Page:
But now for my third point, which is (finally) that affect is not (all of) emotion. We now know that chimpanzees do learn to passively and intelligently respond to speech, and learn it well (say, up to a five year old's level). They do not simply learn vocabulary; they also understand grammar, and the great complexity of commands to which they can respond ("Take the orange and give it an injection with a syringe and then take it outside and place it in a potty") shows that there is in principle no obstacle at all to learning hypotaxis (which is, after all, only an intra-sentential form of the kind of subordination we often find in discourse).
However, chimps only do this in a human cultural environment. They won't do it without us, and they won't even do it with formal instruction (as the experiments of Yerkes and then the Gardners showed). I think this is completely consistent with Mike's work, much of which centres on the crucial observation (made by Kohler in this section) that every test of intelligence is also a test of the intelligence (and the culture) of the test designer. We test designers tend to fail the most basic empathy tests and design tests which privilege our own particular and often peculiar form of intelligence at the expense of others.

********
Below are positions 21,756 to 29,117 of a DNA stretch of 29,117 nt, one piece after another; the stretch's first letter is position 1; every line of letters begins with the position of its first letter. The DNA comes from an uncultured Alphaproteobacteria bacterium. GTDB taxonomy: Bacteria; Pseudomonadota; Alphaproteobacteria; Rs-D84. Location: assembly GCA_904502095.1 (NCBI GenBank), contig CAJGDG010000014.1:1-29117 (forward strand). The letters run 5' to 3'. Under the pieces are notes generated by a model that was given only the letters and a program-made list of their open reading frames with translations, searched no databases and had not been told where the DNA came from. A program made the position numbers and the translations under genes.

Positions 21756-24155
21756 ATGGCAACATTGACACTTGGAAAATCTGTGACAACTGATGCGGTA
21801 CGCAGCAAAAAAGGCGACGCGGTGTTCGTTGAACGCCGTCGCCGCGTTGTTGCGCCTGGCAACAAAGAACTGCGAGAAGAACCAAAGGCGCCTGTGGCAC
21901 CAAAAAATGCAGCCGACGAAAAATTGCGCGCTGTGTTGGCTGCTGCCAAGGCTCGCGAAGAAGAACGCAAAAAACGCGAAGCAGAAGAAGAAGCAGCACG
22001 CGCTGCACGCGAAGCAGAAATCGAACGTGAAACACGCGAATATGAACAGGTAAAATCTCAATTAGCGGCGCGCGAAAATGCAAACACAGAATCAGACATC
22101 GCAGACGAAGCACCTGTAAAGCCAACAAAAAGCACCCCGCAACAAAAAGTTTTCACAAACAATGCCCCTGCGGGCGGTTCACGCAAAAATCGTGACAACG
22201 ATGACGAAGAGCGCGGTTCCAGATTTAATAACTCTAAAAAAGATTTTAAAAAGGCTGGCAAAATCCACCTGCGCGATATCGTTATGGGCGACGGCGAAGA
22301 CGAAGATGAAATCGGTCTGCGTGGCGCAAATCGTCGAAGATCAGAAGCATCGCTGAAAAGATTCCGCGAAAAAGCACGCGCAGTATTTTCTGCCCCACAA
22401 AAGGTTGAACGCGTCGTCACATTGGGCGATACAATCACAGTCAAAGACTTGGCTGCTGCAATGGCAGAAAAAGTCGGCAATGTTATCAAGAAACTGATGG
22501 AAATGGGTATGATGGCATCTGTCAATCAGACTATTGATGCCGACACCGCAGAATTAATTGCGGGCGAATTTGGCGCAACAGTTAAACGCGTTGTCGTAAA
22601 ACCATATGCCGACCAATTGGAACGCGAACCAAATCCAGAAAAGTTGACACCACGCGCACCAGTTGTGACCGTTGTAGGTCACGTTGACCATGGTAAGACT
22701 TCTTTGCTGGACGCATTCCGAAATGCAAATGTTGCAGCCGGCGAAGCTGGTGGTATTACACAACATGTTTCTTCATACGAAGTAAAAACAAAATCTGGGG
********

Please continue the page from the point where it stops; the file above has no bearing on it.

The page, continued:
So as we might expect, humans tend to define thinking in a way that privileges the ability to think in a manner detached from the visual field of action that is made easy by the ideational functions (the experiential and logical functions) of language (as opposed to the interpersonal ones).
But wait. This ideational manner of thinking is not simply a matter of rational, logical operations favored by Piaget. For Vygotsky, the ideational includes emotion too. The social expression of supra-individual emotion (the kind of emotion we find in artworks, but also the sort we find in mass movements) is no longer dependent on face-to-face, one-on-one interaction and iconic or indexical representation. It cannot therefore be reduced to affective reactions to the visual field.
It consists of feelings which can be and which frequently are fully shared on a very wide scale through language and literature. As such it has all the qualities of social forms of cognition. And as such it must cease to be pure affect; instead it forms the basis of higher emotions, aesthetics, morals, ethics, and eventually class ideology. Unfortunately, the last of these is still the highest form of feeling that our benighted species has yet achieved.
Seoul National University of Education